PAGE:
“And I am sorry too, my love,” she replied, rais­ing her head to meet his gaze. “I’m sorry I ran from you, that I was so an­gry ear­lier. You had merely con­firmed to me what I knew in my heart I needed to do.”

“But had I not con­cealed my fi­nan­cial af­fairs from you in the first in­stance we may not have be­come so es­tranged,” he said, kiss­ing her lightly on the cheeks where tears were dry­ing. “We will be strong to­gether again, my love. No more se­crets. I love you.”

“Mrs Stephens, were you af­ter pay­ing me a visit?”

Joe Mur­phy ap­peared from be­hind a tree. How long had he been hid­den there, Ellen won­der, un­able to su­press a smile at his filthy ap­pear­ance, wield­ing a big stick and hold­ing a sack of some­thing over his shoul­der. She chose to ig­nore

what might be con­tained within that sack, but guessed it would fill the Mur­phy fam­ily’s bel­lies tonight, how­ever il­lic­itly it had been ob­tained. She and James pulled apart. “I did visit, Joe, yes. I wanted to talk with you about Fa­ther Maguire’s plans.”

Joe flinched slightly at the men­tion of Fa­ther Maguire. No doubt he would be less for­giv­ing of the contents of the sack Joe held.

“Plans, Mrs Stephens?” Joe glanced from one to the other of them. “For me? Not bad, is it?”

Ellen could un­der­stand Joe’s wari­ness. When you had lost so much, and life con­tained so much un­cer­tainty and poverty, all you would ex­pect would be bad news.

“I think Mrs Stephens only has good news for you, Joe, from Fa­ther Maguire. Con­cern­ing the school, I be­lieve.” Colonel Stephens in­ter­jected. “That would be the case, wouldn’t it, Ellen?”

De­spite Joe’s grimy ap­pear­ance, Colonel Stephens put his arm around the boy’s shoul­ders.

“Can I let you into a se­cret?” he asked. Joe nod­ded. “I’m learn­ing ev­ery day how good my wife is, how ded­i­cated she is to you, Joe, to your fam­ily, and to the In­dus­trial School and all the fam­i­lies she cares so much for.”

Joe looked up to the Colonel and Ellen smiled and flushed, em­bar­rassed and happy. Joe looked vaguely dis­ap­pointed that the se­cret was re­vealed to be that, that it didn’t in­volve trea­sure, or some­thing more ap­peal­ing to a small boy.

“Time to get that rab­bit home and in the pot then, Joe.”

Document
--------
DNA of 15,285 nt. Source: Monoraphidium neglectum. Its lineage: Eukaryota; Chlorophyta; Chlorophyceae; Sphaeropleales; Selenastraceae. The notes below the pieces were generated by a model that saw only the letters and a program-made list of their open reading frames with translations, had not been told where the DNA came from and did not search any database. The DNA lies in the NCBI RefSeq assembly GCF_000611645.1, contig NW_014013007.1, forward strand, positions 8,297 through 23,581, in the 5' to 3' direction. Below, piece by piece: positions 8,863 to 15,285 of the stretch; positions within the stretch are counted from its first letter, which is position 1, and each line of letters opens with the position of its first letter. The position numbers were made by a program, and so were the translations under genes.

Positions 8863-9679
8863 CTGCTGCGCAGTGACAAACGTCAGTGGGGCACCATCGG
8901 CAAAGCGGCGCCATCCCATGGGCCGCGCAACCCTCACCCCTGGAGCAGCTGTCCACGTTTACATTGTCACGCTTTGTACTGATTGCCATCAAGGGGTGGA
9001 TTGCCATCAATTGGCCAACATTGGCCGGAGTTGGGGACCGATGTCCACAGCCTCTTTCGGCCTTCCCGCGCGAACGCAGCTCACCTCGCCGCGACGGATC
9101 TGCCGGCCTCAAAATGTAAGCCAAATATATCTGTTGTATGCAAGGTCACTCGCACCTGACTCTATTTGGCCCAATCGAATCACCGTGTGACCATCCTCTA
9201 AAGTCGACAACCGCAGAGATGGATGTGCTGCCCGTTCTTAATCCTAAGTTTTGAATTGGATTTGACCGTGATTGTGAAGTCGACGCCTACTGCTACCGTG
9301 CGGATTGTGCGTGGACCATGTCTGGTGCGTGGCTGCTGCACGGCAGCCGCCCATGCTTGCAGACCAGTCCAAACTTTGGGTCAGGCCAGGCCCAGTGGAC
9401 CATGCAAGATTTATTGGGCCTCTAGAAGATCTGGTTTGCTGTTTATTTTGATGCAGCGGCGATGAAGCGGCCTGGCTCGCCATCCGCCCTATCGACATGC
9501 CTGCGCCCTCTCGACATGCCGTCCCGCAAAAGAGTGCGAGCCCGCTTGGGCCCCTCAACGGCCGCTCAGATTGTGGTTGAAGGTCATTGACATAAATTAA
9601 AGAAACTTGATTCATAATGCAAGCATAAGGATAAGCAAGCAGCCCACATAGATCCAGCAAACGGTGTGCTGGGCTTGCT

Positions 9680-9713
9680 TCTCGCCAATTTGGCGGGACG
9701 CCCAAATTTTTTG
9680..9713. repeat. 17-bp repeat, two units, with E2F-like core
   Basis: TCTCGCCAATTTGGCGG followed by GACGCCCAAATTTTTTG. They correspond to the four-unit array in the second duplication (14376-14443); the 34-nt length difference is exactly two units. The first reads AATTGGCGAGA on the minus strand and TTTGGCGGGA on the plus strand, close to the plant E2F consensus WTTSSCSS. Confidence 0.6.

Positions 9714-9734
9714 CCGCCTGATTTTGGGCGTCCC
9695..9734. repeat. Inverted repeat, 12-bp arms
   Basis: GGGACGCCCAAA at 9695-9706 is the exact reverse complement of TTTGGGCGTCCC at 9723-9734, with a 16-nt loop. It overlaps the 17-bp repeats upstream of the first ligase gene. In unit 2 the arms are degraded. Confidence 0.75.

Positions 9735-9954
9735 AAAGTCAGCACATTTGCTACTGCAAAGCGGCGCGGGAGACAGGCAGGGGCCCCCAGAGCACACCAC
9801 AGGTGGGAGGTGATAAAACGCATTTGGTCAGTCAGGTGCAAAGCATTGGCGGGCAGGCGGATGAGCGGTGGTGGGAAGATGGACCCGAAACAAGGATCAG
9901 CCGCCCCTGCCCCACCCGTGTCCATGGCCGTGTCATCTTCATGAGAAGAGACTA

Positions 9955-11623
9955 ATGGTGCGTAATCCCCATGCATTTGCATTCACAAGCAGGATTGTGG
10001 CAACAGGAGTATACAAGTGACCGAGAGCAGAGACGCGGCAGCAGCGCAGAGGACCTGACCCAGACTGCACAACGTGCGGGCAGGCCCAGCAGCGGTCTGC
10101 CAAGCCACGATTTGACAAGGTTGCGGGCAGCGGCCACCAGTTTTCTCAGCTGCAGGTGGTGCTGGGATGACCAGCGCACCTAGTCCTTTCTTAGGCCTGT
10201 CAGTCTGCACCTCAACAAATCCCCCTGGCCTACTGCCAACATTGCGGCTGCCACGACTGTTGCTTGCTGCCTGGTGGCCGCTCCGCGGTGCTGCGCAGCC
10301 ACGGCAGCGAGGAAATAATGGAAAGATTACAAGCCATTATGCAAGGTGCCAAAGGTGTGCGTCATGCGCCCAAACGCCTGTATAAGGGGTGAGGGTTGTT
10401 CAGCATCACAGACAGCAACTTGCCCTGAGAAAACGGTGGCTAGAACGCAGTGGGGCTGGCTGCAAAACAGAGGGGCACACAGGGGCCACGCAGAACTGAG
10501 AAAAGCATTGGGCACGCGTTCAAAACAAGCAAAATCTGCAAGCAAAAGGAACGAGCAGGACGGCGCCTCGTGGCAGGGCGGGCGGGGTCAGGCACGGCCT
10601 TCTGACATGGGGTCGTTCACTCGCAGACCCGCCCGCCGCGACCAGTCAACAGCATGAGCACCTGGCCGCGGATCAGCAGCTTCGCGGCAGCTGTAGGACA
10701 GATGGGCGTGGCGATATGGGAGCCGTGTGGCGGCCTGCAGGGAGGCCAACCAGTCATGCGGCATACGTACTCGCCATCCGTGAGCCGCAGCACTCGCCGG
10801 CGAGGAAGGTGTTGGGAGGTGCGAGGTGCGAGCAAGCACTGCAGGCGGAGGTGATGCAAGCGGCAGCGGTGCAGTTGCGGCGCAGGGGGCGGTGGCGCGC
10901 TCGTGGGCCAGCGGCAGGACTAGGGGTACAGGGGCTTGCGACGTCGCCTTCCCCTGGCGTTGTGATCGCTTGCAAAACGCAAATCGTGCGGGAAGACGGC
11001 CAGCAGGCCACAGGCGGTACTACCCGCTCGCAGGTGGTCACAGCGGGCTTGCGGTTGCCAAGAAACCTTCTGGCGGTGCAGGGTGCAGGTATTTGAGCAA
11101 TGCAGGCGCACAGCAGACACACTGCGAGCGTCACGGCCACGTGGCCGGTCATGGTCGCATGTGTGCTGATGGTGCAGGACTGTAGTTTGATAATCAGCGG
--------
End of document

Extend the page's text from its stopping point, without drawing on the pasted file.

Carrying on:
Colonel Stephens pat­ted Joe’s shoul­der and pointed him in the di­rec­tion of home.

“He’s a good boy, that one. Has spirit. A boy af­ter my own heart. I ad­mire your ded­i­ca­tion to him and to the school. And per­haps there are mat­ters I may help you with?”

She watched her hus­band watch Joe make his way into the wood. There was a look of af­fec­tion on his face, and she felt a sud­den rush of hope for the fu­ture.

“Come, Ellen, it’s time we re­turned home too,” he said, hold­ing his wife around the waist and kiss­ing her again. A longer, deeper kiss now Joe was no longer around. Ellen felt a fris­son of ex­cite­ment. The kind of fris­son she had not felt for some time.

“Shall I fetch tea for you, Sir, Ma’am?” Brid­get nod­ded as they ar­rived at the Big House.

“Later Brid­get,” Colonel Stephens replied, lead­ing his wife up the wide stair­case and to­wards her room. Ellen was aware of Brid­get’s open-mouthed stare, but this time she didn’t care a jot what the ser­vants thought.

All she wanted was to be in her hus­band’s arms again.

All was calm as Sis­ter Bene­dict walked slowly around her gar­den, trail­ing her hands through wispy fronds of dill. The events of the past few days had been tu­mul­tuous. There had been new life, fresh starts, fi­nan­cial crises, sor­row and de­spair – but happiness too. The Burkes would soon be on their way to Amer­ica. There was lit­tle point in de­lay­ing mat­ters, as the farm would quickly be sold. Their few pos­ses­sions would be packed away and taken to the port and then they would be gone.

All she could do for them now was to pray for a safe pas­sage. There was so much more hope for them in Amer­ica, so much to look for­ward to. They would be to­gether as a fam­ily again. The Burkes had al­ways been close, and had missed Ai­dan keenly. Brid­get, de­spite hav­ing qualms had de­cided to join them. Sis­ter Bene­dict had re­as­sured her it was best.

“Sure, Mrs Stephens will miss you, and you her, but a per­son needs their fam­ily,” she’d ad­vised when Brid­get had vis­ited with pro­duce for the con­vent from the Stephens’ es­tate.

Sis­ter Bene­dict was care­fully se­lect­ing herbs to­day. Rasp­berry leaf, sting­ing net­tles, red clover. Not all palat­able, but ef­fec­tive herbs, es­pe­cially when it came to mat­ters of con­cep­tion. She smiled as she placed them care­fully in her bas­ket.

If she stood very still, Sis­ter Bene­dict could hear the mur­mur­ings of the sis­ters, her fam­ily, go­ing about their daily tasks, each work­ing to their strengths. Later they would con­gre­gate for their evening meal and ser­vices.

Alone and happy for now, Sis­ter Bene­dict also looked for­ward to the times she spent with her fel­low sis­ters, al­beit much of it in si­lence or com­mon prayer. A happy com­mu­nion. Even a nun who had ded­i­cated her life to God needed peo­ple to thrive and grow. Fam­i­lies such as her com­mu­nity, the Burkes and the Stephens were strong to­gether, sup­port­ing and lov­ing one an­other. A fam­ily could com­prise of a mix of peo­ple, like her in­fu­sions, and the bal­ance was of­ten sub­tle. Some­times bits were added, other times taken away. But still the fam­ily sur­vived. Look at the Burkes. And the Stephens. With lively, clever, mis­chievous Joe in­ex­tri­ca­bly tan­gled in their lives they would face chal­lenges and much happiness.

She picked up her bas­ket. It was time to re­turn to her fam­ily. Her com­mu­nity.

Ellen would visit soon, she was quite cer­tain. She would pre­pare an in­fu­sion for her from the contents of her bas­ket.

The sun emerged from be­hind a cloud. Sis­ter Bene­dict raised her face heav­en­wards, closed her eyes and felt the warmth of the sun on her face. From now on all would be in God’s hands.

Ellen didn’t CARE a jot – she was in her HUS­BAND’S arms once again